Electrical/Electronics

Virtual Fabrication and Assembly Documentation

Over the years, the term “virtual” has become associated with many different domains. Virtual machines are now commonplace as a substitute for physical laptops or desktops, allowing for the emulation of computer systems. Of course, virtual reality is in the news daily as new headsets, apps, and games provide a substitute for images and sounds, allowing for the simulation of a three-dimensional environment. In the printed circuit board (PCB) space, some fabrication and assembly information such as artwork, drill, netlist, test, and component placement have been conveyed virtually to manufacturing for more than 30 years.

Posted in: Articles, Electronics & Computers
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PRINTED ELECTRONICS: THE FUTURE IS FLEXIBLE

Chances are that most of us have used a printed electronic device, whether it's a security tag on a piece of clothing, or a plastic badge used to open the door of our workplace. Printable electronics have diverse potential applications in flexible solar cells, batteries, sensors, lighting products, medical diagnostic devices, drug delivery devices, smart packaging and clothing, and displays. Following are several innovative applications incorporating printable electronics.

Low-Cost Printable Electronics Fabrication

The need for low-cost and environmentally friendly processes for fabricating printable electronics and biosensor chips is rapidly growing. NASA has developed a unique approach for an atmospheric pressure plasma-based process for fabricating printable electronics and functional coatings. This system involves aerosol-assisted, room-temperature printing in which an aerosol carrying the desired material for deposition is introduced into a cold plasma jet operated at atmospheric pressure.

Posted in: Articles, Electronics, Electronics & Computers, Electronic equipment, Sensors and actuators, Additive manufacturing, Magnetic materials, Nanomaterials
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Nasa Processing Technologies Enable Advanced Computing Applications

Embedded processing technologies developed at NASA field centers are enabling the use of next-generation computer-controlled instruments and spacecraft, including SpaceCubes, integrated photonics modems, and new ways to manufacture computer components.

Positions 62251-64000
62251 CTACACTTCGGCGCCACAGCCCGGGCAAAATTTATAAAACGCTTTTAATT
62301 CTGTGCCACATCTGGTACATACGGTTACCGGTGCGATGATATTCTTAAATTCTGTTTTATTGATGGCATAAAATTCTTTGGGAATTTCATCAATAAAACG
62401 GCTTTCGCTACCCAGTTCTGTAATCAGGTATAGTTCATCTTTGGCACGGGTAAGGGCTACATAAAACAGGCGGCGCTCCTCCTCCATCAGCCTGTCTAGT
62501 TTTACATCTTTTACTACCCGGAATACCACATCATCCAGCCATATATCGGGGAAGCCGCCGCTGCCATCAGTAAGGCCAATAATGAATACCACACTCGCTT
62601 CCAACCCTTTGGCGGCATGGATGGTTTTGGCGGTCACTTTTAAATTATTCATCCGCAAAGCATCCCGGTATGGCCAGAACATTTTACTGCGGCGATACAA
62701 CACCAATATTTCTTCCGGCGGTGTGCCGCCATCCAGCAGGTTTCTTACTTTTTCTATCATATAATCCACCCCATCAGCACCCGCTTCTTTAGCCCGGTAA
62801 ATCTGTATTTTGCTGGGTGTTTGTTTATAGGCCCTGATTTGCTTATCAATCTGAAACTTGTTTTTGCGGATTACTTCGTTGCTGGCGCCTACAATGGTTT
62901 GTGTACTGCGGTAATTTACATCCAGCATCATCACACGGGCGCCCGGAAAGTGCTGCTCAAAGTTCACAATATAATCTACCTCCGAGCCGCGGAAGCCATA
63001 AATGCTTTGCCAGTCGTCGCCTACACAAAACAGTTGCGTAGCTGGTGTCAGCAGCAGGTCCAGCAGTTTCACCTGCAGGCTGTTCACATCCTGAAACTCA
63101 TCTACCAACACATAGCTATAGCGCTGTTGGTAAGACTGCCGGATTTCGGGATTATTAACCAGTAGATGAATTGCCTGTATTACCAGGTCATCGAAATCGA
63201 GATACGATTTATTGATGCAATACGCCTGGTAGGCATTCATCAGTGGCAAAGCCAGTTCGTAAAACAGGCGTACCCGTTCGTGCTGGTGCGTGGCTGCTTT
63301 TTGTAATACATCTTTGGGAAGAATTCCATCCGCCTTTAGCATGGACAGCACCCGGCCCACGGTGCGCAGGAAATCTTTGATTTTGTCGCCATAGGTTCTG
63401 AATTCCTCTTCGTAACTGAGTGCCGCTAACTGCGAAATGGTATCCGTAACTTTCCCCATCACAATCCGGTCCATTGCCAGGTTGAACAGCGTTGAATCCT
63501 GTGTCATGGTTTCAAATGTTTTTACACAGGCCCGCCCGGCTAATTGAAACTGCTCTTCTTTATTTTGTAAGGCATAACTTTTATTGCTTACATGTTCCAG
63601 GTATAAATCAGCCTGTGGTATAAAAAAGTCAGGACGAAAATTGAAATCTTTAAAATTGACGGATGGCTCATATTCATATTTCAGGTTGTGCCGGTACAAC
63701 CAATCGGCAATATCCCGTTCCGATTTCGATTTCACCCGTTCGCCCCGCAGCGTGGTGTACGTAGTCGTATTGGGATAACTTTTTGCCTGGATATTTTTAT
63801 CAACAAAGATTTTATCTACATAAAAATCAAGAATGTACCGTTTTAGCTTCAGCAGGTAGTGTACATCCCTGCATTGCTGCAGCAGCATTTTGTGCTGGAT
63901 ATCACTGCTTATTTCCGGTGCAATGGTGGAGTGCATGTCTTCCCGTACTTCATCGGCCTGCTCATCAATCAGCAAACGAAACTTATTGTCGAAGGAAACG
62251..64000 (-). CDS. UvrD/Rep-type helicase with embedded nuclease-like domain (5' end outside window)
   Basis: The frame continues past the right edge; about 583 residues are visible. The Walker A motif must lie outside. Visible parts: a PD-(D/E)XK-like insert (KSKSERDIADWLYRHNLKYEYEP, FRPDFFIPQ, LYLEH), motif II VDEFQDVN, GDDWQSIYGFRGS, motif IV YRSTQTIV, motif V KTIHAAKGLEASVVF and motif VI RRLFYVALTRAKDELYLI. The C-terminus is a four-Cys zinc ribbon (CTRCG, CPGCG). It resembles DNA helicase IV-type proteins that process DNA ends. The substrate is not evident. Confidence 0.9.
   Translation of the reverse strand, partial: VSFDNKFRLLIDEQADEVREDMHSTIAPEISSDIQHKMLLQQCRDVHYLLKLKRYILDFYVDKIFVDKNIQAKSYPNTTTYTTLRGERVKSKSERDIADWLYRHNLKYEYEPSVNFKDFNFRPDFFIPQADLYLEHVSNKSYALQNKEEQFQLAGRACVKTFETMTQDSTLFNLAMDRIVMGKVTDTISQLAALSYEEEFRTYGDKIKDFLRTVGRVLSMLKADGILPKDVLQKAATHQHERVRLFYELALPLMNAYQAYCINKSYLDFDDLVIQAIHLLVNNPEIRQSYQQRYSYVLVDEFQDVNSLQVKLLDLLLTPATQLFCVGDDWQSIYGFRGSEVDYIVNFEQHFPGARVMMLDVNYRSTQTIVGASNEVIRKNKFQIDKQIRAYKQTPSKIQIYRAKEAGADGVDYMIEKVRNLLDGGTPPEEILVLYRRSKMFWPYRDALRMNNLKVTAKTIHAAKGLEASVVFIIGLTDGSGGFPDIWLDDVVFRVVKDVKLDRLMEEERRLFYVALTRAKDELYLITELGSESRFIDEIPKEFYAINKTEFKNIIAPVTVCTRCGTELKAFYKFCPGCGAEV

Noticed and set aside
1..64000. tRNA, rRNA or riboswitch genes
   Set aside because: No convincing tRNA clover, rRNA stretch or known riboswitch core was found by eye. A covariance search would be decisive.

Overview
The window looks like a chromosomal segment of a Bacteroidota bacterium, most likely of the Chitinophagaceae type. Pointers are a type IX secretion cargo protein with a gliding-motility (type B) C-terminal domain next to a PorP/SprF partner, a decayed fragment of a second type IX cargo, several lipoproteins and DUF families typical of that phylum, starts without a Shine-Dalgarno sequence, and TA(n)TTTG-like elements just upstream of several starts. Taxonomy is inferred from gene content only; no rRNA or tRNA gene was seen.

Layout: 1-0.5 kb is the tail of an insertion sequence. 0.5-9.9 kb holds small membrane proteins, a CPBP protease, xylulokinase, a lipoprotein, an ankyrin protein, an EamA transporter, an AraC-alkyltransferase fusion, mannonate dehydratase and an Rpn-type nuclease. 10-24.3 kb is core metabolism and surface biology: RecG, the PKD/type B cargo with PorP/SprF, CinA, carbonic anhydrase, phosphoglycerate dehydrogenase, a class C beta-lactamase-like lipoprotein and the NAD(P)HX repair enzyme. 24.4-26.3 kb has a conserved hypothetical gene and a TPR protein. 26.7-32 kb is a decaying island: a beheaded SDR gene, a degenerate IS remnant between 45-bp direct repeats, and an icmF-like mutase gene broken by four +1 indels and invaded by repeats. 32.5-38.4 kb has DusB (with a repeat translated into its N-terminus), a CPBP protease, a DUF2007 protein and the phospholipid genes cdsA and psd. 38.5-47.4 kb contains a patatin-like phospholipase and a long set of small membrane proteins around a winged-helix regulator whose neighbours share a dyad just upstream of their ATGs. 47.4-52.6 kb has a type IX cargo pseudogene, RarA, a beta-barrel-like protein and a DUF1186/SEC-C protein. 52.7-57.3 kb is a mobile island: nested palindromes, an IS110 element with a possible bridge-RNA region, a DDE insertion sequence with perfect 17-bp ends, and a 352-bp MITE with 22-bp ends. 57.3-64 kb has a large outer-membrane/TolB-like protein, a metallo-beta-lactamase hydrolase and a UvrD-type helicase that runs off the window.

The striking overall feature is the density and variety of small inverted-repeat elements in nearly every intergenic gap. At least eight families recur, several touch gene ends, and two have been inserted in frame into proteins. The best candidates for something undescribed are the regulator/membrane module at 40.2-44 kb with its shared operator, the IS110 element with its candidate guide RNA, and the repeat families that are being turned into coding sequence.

SpaceCube Processors

Next-generation spacecraft instruments are capable of producing data at rates of 108 to 1011 bits per second, and both their instrument designs and mission operations concepts are severely constrained by data rate and volume. SpaceCube™ enables these next-generation missions.

Posted in: Articles, Aerospace, Electronic Components, Electronics & Computers, Photonics, Avionics, Computer software and hardware, Data exchange, Spacecraft
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2016 Create the Future Design Contest

The 2016 Create the Future Design Contest — sponsored by COMSOL, Mouser Electronics, and Tech Briefs Media Group (publishers of NASA Tech Briefs) — recognized innovation in product design in seven categories: Aerospace & Defense, Automotive/Transportation, Consumer Products, Electronics, Machinery/Automation/ Robotics, Med ical, and Sustainable Technologies. In this special section, you’ll meet the Grand Prize Winner, as well as the winners and Honorable Mentions in all seven categories, chosen from over 1,100 new product ideas submitted from a record 71 countries. To view all of the entries online, visit www.createthefuturecontest.com.

Posted in: Articles, Aerospace, Automotive, Defense, Electronics, Alternative Fuels, Energy, Renewable Energy, Green Design & Manufacturing, Medical, Patient Monitoring, Automation, Robotics, Design processes, Collaboration and partnering
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2016 Create the Future Contest: Automotive & Transportation Category Winner

CASTROL REINVENTS THE OIL CHANGE WITH NEXCEL

Krishan Arora, Mike Baker, Glenn Barber, Peter Brett, Ross Dewhurst, Melvyn Dover, John Gamston, Steven Goodier, Annie Leeson, Vincent Panel, Ben Russell, Alessandra Scotese, Oliver Taylor, Julian Von Thungen-Reichenbach-Evans, Chris Wilks, John Ward-Zinski, and Roy Williamson

Castrol, Oxford, UK

Castrol’s NEXCEL system is a sealed oil cell that contains both the engine oil and the oil filter, so it can be easily removed and replaced by hand in about 90 seconds versus 20 minutes for a conventional oil change. The sealed cell ensures that used oil is collected and handled safely, facilitating enhanced recycling and reuse of the waste oil into high-quality lubricants through a dedicated re-refining process.

Posted in: Articles, Automotive, Thermal Management, Recycling Technologies, Design processes, Engine lubricants, Maintenance, repair, and service operations
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2016 Create the Future Design Contest: Electronics Category Winner

1,000X BETTER DATA COMPRESSION AND REAL-TIME DECODING OF HIGH-RESOLUTION MAPS